By Jason Baran
Arizona Daily Wildcat
Monday December 2, 2002
In just a few short weeks ÷ less than three now ÷ about 1,500 Wildcats will file into McKale Center. Two hours later they will emerge anointed with all the rights and privileges ÷ not to mention confetti, silly string, foam and tortilla shrapnel ÷ of a university graduate. These new alumni will join the ranks of thousands past and thousands future that constitute the Arizona diaspora. With these rights and privileges comes a duty.
It isn't simply a matter of financial obligation or philanthropy. In the coming weeks, and again in the weeks before May's commencement, phone calls will be made to secure pledges for the class gift on behalf of each student's respective college. Last year, 2002 pennies were solicited from each graduating senior in the College of Social and Behavioral Sciences. This money goes to various activities, including scholarship development. It's a good way to make a gesture of commitment without huge financial resources.
Ideally, gifts from graduates wouldn't stop there. Annual contributions of any size could help improve UA's situation. Take for instance this year's December/May graduating class of roughly five thousand. If each were to give one hundred dollars ÷ say even as an average ÷ to the Alumni Association or directly to UA, that would be $500,000 per year. That's a lot of money and a lot of potential scholarships. Imagine if every class pitched in the same way, or ÷ dare it be said ÷ to a greater extent.
Here's the kicker: It's tax-deductible. That means lower taxes and positive contribution to legacy. After all, the colloquialism, or something like it insists, "dance with the one who brought you." Exactly. Numerous studies show that a degree or two on the wall makes a big difference in earnings. It seems reasonable to give a little back, especially when the outcome is known.
This is different than just paying taxes to support the UA. Recently, that has proven painfully unreliable. Granted, as a public institution, the UA relies on the Legislature for funding. That's fine, and won't and shouldn't change. That's where alumni support can help dampen the impact ÷ even if just slightly.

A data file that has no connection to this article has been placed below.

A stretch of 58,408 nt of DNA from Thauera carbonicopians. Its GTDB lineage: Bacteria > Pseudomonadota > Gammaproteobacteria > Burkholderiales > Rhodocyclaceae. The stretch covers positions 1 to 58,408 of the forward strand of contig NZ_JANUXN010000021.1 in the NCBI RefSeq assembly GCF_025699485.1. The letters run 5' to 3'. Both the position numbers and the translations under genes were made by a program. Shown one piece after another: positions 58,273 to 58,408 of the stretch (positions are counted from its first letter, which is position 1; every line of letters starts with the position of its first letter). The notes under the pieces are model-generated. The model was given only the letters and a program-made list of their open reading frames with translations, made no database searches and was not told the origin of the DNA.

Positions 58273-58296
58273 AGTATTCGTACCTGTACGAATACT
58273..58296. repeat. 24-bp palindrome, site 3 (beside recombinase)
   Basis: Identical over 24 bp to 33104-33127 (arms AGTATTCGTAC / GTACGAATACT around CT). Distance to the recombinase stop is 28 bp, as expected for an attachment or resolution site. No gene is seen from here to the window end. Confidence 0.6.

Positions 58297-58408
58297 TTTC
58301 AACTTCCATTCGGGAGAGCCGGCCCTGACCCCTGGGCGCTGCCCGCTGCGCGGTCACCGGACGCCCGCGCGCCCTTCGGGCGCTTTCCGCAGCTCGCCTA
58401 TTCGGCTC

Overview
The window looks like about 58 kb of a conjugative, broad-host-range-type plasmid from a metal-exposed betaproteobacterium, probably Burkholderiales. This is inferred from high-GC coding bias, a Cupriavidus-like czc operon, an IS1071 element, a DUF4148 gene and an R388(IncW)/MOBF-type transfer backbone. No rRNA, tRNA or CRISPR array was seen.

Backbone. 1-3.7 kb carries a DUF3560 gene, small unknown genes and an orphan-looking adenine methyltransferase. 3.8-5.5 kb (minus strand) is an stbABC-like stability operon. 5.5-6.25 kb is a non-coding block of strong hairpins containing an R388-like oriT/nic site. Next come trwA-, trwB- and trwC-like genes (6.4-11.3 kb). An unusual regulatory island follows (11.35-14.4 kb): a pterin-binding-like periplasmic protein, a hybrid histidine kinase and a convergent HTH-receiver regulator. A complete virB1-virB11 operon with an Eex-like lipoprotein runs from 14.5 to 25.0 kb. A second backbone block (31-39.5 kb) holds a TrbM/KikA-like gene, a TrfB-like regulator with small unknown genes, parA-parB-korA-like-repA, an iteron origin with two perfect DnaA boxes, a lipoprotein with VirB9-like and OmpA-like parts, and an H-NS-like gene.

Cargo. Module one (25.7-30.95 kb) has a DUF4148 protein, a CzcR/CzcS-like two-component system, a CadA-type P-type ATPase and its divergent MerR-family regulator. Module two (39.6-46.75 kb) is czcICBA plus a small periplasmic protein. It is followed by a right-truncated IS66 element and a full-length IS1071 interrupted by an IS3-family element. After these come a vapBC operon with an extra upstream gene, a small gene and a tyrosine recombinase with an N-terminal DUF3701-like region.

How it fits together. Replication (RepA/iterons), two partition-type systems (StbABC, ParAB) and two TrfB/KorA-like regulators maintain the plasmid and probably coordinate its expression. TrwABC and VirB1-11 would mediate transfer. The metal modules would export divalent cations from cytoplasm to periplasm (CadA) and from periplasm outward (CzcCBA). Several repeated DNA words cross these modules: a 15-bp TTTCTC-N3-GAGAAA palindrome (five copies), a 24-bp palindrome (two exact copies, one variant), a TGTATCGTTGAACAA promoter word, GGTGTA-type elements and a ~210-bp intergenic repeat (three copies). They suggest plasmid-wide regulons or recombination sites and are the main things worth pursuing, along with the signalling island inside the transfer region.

Speaking of the Legislature, if money isn't a viable or acceptable form of support, there is another way to do one's duty: advocacy. This needn't take much time or effort. Something as simple as a letter to a state legislator or congressman may be enough. Alumni can send letters or e-mails in support of UA to elected officials. Tell them to lay off the cuts or whatever the issue de jour may be. UA Advancement's Web site has links to government relations pages and the AdvoCats site has links for contacting legislators. Both are just the tip of the iceberg. The Legislature's site will point dutiful alumni in the same direction. One of the most important things any alumnus or alumna can do is make sure public officials think people are paying attention. One need not be a graduate to send a letter; current students can make just as much impact.
Additionally, there are other volunteer opportunities available around campus and throughout the world. UA Advancement has information on both opportunities and resources for efforts of Wildcats who so desire to exert a little effort ÷ or a lot. The list includes everything from gardening to osteoporosis prevention. Where there's a will, there's a way. The single most important way of dutifully representing one's Wildcat heritage is to simply live a responsible life. Every student carries the UA flag with him throughout life, be it to graduate school or on into some profession, or the Peace Corps. "The University of Arizona" is on every rˇsumˇ of every graduate from Geraldo Rivera to Senator Jon Kyl. The actions of every graduate reflect in some way ÷ however small ÷ on the UA. It's owed to one's self and the UA to act with integrity and responsibility throughout life.
Stewardship is the multifaceted duty of every Wildcat. Its execution is a matter of choice.